The building I’ve lived in for the past 13 years—a double-eternity-plus-one in itinerant Los Angeles—was built in the late 1950s.
Undoubtedly, something grand was razed to make this possible. Equally likely, the neighbors on the block, most of whom lived in substantial structures dating back to the 1920s, found it an abomination. The exterior is boxy and awkward, and the materials—most of them gypsum-cheap even then—have not aged well.
But when I stepped inside, the first thing I saw was all of the light in L.A.. It poured from both sides into every room, kitchen included, warm and golden and delicious. Rare, period, but especially rare for modestly-priced rental apartments, even in sunny Southern California.
The second thing I saw was the tile on the backsplash and countertops of that bright, bright kitchen: petal-pink, mostly, studded with the occasional ornamental dingbat tile. The look was straight out of Barbie’s Mid-Century Dream House, which is to say it was both ridiculous and perfect. That cinched it. I followed the apartment manager back downstairs to her apartment, where I signed the lease and turned over my deposit on the spot.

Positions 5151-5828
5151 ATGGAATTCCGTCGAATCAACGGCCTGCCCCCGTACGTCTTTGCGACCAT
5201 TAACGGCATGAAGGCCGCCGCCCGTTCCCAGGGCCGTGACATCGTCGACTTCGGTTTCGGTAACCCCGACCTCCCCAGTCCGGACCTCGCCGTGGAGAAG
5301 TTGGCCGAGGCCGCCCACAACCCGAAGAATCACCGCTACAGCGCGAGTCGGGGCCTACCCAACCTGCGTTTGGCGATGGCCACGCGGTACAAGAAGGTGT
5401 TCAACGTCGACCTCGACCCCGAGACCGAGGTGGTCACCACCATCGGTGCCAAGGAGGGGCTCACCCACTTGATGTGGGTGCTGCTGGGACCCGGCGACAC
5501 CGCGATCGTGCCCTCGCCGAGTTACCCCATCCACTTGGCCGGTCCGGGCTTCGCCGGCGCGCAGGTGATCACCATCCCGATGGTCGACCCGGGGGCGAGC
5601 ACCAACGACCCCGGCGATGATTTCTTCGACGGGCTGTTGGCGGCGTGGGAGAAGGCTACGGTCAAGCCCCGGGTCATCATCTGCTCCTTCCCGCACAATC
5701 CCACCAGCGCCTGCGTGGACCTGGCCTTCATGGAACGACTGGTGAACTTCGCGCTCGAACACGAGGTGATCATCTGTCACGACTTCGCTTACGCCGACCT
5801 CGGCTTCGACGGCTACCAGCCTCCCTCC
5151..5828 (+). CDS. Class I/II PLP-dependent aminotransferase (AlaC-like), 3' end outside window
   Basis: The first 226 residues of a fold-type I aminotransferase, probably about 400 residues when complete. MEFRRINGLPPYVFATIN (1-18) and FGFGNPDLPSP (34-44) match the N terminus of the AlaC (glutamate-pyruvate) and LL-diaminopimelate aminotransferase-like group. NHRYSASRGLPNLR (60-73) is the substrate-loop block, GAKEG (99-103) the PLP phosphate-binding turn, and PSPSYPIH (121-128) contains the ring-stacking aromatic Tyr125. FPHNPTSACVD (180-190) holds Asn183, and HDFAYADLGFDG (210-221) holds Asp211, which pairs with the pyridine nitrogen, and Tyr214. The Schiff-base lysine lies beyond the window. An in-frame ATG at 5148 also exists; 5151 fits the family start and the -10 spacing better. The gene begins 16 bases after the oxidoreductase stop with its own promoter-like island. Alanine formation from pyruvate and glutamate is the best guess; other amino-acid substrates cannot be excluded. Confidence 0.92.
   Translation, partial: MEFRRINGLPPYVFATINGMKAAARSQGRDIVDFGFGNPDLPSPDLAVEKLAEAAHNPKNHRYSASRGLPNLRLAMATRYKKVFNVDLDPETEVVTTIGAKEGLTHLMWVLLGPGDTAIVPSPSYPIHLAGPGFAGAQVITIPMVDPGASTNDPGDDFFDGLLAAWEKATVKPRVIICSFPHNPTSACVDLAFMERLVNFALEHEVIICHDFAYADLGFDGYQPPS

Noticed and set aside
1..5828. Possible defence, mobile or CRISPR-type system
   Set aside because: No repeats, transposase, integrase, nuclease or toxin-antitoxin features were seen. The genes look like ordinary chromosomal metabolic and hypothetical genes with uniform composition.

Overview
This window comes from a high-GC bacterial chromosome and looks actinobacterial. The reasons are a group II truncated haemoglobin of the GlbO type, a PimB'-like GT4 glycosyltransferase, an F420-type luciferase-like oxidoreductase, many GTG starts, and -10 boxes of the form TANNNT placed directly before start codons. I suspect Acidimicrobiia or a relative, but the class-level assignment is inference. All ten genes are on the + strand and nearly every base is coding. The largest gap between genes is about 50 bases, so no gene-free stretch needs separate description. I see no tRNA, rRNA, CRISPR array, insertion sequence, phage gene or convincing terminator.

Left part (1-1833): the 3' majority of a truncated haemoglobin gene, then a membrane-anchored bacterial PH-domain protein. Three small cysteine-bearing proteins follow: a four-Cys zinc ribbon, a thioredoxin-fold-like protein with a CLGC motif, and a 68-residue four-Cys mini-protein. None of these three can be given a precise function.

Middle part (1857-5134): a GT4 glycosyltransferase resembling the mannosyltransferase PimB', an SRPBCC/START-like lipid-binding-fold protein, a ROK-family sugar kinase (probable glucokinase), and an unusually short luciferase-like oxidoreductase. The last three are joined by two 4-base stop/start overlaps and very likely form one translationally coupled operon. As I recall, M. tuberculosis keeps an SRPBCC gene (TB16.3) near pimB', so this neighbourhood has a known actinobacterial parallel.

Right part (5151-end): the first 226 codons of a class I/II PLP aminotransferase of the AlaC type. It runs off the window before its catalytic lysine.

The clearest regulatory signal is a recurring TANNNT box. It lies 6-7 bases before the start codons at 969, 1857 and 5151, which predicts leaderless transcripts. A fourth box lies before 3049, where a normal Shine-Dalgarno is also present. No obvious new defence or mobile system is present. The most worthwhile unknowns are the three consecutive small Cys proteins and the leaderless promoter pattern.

It may seem silly that kitchen tiles formed a main criterion in my selection of a home; then again, who hasn’t fallen in love over the small gesture? I have dated people for years based on something similarly microscopic.
When the apartments in the building turn over now, the management tears out the old cooktops and double sinks, replacing them with enormous, stainless-steel ranges and dishwashers. The tiles go, too; these days, most people seem to want granite countertops.
Which are probably more sanitary and definitely sturdier, but which will, for me, always lack a certain je ne sais tiny.
This is Day 14 of a 21-day series. For more scoop on the who/what/why, go here.